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State v. Prisby

Court of Appeals of Ohio, Eleventh District, Portage

December 29, 2017

STATE OF OHIO, Plaintiff-Appellee,
TERRANCE A. PRISBY, Defendant-Appellant.

         Criminal Appeal from the Portage County Court of Common Pleas, Case No. 2016 CR 00503. Judgment: Affirmed and remanded.

          Victor V. Vigluicci, Portage County Prosecutor, and Kristina Reilly, Assistant Prosecutor, 241 South Chestnut Street, Ravenna, OH 44266 (For Plaintiff-Appellee).

          John P. Laczko, Assistant Public Defender, 209 South Chestnut Street, #400, Ravenna, OH 44266, and Wesley C. Buchanan, Buchanan Law, Inc., 12 East Exchange Street, 5th Floor, Akron, OH 44308 (For Defendant-Appellant).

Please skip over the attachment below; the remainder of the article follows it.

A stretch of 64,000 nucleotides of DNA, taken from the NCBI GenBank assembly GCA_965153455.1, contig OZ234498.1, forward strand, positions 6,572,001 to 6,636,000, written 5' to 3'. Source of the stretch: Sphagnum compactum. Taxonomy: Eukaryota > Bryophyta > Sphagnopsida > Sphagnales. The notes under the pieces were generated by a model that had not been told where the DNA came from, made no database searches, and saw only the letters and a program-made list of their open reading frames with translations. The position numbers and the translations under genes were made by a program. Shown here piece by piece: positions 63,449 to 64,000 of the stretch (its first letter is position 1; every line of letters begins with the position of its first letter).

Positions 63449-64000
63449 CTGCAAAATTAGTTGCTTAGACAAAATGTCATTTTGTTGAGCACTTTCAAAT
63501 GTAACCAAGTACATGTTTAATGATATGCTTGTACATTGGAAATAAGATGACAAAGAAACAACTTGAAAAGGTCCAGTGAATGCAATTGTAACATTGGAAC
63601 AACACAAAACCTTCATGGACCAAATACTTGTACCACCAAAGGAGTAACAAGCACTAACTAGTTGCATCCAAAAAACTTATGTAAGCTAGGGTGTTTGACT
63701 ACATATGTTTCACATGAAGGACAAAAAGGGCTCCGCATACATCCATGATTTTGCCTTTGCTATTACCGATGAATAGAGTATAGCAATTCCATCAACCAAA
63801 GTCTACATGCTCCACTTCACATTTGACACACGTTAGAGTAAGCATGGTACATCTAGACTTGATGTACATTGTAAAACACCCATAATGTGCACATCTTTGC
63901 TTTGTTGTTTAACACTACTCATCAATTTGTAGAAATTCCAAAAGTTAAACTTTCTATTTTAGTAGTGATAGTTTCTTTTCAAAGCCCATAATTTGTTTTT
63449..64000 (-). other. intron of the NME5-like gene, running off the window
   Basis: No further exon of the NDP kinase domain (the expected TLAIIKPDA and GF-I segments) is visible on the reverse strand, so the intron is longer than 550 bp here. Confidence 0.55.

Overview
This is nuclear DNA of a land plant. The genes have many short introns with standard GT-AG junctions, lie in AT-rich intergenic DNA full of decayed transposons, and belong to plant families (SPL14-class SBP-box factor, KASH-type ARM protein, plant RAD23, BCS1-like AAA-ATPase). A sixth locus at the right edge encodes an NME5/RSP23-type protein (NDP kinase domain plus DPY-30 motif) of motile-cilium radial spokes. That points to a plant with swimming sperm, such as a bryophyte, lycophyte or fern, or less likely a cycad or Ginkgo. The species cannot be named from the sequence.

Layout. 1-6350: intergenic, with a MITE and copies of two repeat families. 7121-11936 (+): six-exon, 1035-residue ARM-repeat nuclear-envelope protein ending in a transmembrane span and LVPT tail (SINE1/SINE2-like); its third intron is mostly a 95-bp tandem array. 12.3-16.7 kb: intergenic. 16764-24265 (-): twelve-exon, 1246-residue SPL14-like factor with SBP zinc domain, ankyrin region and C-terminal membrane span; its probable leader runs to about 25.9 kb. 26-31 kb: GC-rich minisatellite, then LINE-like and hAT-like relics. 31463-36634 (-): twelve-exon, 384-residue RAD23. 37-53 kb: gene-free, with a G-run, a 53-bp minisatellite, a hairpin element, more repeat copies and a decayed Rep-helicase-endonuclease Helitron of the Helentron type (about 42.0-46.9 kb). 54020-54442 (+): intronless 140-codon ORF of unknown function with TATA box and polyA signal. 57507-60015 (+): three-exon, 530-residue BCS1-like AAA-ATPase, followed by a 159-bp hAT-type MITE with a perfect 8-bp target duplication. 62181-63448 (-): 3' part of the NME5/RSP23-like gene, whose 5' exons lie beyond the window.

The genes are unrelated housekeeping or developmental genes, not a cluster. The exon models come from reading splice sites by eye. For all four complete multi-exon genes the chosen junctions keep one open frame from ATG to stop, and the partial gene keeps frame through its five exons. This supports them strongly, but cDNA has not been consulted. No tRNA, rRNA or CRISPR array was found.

{¶1} Appellant, Terrance A. Prisby, appeals his mandatory three-year sentence in the Portage County Court of Common Pleas, following his no contest plea to Failure to Provide Notice of Change of Address, having previously been convicted of gross sexual imposition. For the reasons that follow, we affirm and remand.

         {¶2} On July 18, 2016, appellant was indicted for Failure to Provide Notice of Change of Address, a felony of the third degree, in violation of R.C. 2950.05. Appellant's most serious sexually oriented offense was gross sexual imposition, a felony of the third degree. The indictment alleged that appellant, who is required to register with the County Sheriff, failed to provide the sheriff with notice of his change of address. The indictment further alleged that appellant had previously been convicted in 2015 for another failure to provide notice of a change of his address.